Democrats may well believe that the result of a recount in the southern state of Georgia confirming the victory of Joe Biden is the last nail in a coffin that Donald Trump refuses to lie down in.
But it is increasingly becoming clear to even those who had assumed that Mr Trump would give up his uphill battle at some point that the President will not concede the election.
The latest legal ploy being talked about by Mr Trump’s camp ~ with considerable seriousness, we may add ~ is to have legislators in at least three Republican-controlled state legislatures overturn the popular vote to certify that he and not Mr Biden was elected. Usually, once all votes are counted, the state governor or secretary certifies the result and that ensures electoral college votes from the state are credited to a candidate’s kitty. But while this has been the longstanding convention, Mr Trump’s supporters have seized on the text of the US Constitution to say that a state must appoint electors “in such manner as the Legislature thereof may direct.”
This, they argue, means that if Mr Trump can persuade legislators to accept his claims of fraud and overlook some of the votes secured by his rival, they could reach the conclusion that he won the state. Already, former Speaker of the House of Representatives Newt Gingrich has tweeted, “Everyone should remember the central role of state legislatures in picking a President. The Legislature, not the Secretary of State, Governor or court.”
The Republicans have taken this argument to court in Pennsylvania, the state which was pivotal to Mr Biden’s victory, to say the election was so flawed that the state’s Republican-controlled legislature should be allowed to appoint electors and declare Mr Trump the winner. This would require state legislators to ignore the 81,000 plus votes that separated the two candidates. But even if Pennsylvania’s legislators do make this huge leap of faith at Mr Trump’s behest, it will not by itself be enough for Mr Biden will still have enough electoral college votes to secure the Presidency.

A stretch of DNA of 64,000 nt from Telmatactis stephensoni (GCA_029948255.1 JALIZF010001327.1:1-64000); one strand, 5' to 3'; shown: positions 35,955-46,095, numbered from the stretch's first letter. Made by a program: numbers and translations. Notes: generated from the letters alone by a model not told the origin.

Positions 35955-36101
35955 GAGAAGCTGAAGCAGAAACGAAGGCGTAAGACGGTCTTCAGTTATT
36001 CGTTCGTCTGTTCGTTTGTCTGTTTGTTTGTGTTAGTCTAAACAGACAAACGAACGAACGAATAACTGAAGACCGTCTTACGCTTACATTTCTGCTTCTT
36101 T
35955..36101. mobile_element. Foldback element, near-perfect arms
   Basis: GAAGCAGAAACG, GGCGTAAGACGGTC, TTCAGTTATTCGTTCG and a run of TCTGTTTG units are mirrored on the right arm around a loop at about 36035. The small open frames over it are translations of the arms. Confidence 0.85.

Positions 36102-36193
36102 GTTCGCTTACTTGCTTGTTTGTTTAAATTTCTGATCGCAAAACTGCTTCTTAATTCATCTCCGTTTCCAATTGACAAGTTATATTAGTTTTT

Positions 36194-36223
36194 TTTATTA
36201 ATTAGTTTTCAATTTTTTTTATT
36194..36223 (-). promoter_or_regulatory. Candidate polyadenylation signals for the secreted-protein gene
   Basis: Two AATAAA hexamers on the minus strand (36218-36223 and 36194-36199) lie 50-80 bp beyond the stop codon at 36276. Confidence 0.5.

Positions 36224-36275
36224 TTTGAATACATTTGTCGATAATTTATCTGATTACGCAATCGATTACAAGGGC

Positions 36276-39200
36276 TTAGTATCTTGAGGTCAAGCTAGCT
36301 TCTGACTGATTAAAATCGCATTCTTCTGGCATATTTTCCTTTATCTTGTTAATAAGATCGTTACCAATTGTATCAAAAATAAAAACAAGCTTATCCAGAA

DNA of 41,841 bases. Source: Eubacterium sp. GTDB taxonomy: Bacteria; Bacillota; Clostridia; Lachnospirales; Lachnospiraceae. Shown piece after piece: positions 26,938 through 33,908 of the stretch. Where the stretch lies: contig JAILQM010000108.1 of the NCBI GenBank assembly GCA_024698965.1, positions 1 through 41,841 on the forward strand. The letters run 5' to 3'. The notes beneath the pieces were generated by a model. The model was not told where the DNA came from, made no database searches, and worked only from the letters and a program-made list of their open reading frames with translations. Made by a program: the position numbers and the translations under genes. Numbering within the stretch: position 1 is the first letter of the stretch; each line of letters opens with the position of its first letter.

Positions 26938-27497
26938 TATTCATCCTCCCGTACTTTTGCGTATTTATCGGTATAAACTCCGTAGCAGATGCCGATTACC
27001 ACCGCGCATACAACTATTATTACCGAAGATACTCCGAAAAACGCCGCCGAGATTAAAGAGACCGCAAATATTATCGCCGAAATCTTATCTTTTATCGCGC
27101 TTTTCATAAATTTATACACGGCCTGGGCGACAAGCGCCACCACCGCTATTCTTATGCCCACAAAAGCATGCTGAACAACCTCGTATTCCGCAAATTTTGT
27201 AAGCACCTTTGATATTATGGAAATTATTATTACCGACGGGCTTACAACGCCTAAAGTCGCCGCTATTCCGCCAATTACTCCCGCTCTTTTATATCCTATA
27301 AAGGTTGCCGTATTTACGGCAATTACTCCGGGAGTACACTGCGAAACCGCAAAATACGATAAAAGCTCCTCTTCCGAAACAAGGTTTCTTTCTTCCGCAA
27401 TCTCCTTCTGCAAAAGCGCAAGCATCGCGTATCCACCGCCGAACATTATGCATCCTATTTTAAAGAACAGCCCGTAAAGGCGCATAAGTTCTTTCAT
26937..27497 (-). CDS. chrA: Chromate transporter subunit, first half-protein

For such a ploy to succeed, at least two more Republican-controlled state legislatures will have to fall in line. The Trump campaign’s demands on party legislators will test their consciences as seldom before and would, if they succumb, result in the biggest upheaval in American history. Another obscure law has been touted by the Trump campaign.
This one allows legislators to appoint electors if “voters failed to make a choice”. This could require Republican legislators in Wisconsin where Mr Biden won by a margin of 20,608 votes (or 0.7 percentage points), Michigan (155,629 votes or 2.8 percentage points) and Pennsylvania, to hold that voters did not make a choice.
Even as Mr Trump meets Michigan’s Republican legislators to persuade them, he has been criticised by veteran Republican Mitt Romney who says it is difficult to imagine a “worse, more undemocratic action”. But it will require many more Republicans to believe this if Mr Trump is to fail.